- Sit in a comfortable, upright position, or lie on your belly with your forearms stacked under your forehead (crocodile pose).
- Throughout, keep your chest relatively still.
- Inhaling slowly and deeply, direct the breath into the belly. The navel will move away from the body on the inhalation and back toward the spine on the exhalation.
- Initially, you may need to gently use your abdominal muscles to move the breath into the belly. When this breath becomes natural, the belly will be relaxed.
A cooling and calming breath, kaki is a great practice to reduce anxiety, hypertension, fever, and insomnia.
- Form a beak shape with your mouth, as if you’re wrapping your lips around a straw.
- Slowly suck air in through your lips.
- Close the mouth and hold the breath in gently.
- Slowly exhale through the nostrils.
- Hold the breath out gently.
- Repeat for 5 rounds.
A breath that’s both balancing and stimulating, this is the one you’ll hear about most in a vinyasa class. It’s great for class because it steadies the mind and regulates blood pressure.
- Take a normal breath in.
- Gently contract the back of the throat, like you’re going to fog up a mirror, but keep the mouth closed. (If you’re having trouble finding this position, try whispering with your mouth closed—that’s the throat constricting.)
- Breathe out through the nose—keep the throat constricted so you sound a little like Darth Vader.
- The sound should be audible to you, but not unnecessarily loud (this could strain your throat).
- Keep the throat constricted as you inhale (this will also be audible, still like Darth Vader).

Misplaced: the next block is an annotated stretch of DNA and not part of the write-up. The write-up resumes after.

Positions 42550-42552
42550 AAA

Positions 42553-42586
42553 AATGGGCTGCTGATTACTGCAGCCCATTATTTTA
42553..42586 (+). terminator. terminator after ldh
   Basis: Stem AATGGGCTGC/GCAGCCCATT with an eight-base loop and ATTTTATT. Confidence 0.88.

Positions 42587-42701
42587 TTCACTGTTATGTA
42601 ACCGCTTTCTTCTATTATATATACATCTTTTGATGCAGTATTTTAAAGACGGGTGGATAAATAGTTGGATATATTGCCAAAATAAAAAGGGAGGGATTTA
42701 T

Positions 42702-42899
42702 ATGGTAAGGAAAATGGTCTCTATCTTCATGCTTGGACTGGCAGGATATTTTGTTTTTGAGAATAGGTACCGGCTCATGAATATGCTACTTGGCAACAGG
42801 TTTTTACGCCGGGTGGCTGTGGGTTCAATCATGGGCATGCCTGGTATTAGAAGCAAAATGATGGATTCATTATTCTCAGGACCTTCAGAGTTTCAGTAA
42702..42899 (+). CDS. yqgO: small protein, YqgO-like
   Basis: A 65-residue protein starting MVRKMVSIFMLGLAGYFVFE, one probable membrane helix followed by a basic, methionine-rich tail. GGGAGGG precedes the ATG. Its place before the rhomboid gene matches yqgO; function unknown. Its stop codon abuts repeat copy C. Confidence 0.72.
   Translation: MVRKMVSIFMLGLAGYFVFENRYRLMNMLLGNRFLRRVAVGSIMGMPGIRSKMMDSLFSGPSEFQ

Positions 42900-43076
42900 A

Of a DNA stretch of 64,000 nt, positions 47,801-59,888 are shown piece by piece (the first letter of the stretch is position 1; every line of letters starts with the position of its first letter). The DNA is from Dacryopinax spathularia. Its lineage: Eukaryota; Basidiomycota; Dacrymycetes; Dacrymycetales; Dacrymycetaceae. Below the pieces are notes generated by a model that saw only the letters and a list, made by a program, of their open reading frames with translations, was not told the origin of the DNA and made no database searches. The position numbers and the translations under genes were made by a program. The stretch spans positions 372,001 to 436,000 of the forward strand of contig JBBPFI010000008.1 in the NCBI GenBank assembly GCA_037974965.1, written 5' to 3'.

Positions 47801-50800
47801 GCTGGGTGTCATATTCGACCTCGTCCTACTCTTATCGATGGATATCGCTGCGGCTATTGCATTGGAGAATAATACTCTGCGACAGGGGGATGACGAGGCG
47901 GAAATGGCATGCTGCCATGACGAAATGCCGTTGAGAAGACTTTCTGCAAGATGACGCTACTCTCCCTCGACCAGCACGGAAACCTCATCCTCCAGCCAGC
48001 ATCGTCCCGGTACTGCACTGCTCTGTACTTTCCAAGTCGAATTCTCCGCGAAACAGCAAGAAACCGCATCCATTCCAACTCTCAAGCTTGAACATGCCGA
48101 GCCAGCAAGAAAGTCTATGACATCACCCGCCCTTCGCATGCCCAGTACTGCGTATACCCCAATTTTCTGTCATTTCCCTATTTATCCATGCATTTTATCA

- There are many forms of ujjayi—ask your regular teacher for specifications, such as whether to direct the breath into the chest or the belly.
This energizing breath is named for a type of bee in India, and its soothing humming sound is great for calming the mind and the nervous system.
- Inhale through the nose.
- With your mouth closed, hum as you exhale slowly and smoothly.
- Traditionally, this pranayama is done with the hands over the ears or the index fingers in the ears.
- Initially, it’s easiest to hum only on the exhalation. Eventually, you may find that you can hum on the inhalation as well.
Sometimes classified as a cleansing kriya or technique rather than a pranayama, kapalabhati can be translated as “shining skull.” It’s one of the most energizing and heating breath practices, and can help warm your body up before class. It’s also helpful for strengthening the diaphragm and abdominal muscles, clearing the sinuses, and aiding in digestion. If you have cardiovascular issues or are prone to anxiety, skip this one, or practice it slowly and gently.
- Sit in a relaxed position with the spine tall.
- Inhale through the nose into the chest. Keep the chest in this position throughout the practice.
- Exhale and draw the diaphragm up and back as you push the air out rapidly (think belly button to spine).
- Let the belly relax as you inhale naturally, then expel the air out again, pulling the belly in.
- Throughout, focus on the exhalation, and let the inhalation happen naturally.
- Start with only a few—you can quickly get out of breath or lightheaded. Work up to 27 rounds (the traditional number of rounds are 27, 54, and 108).
- Begin slowly, and increase speed as practice progresses.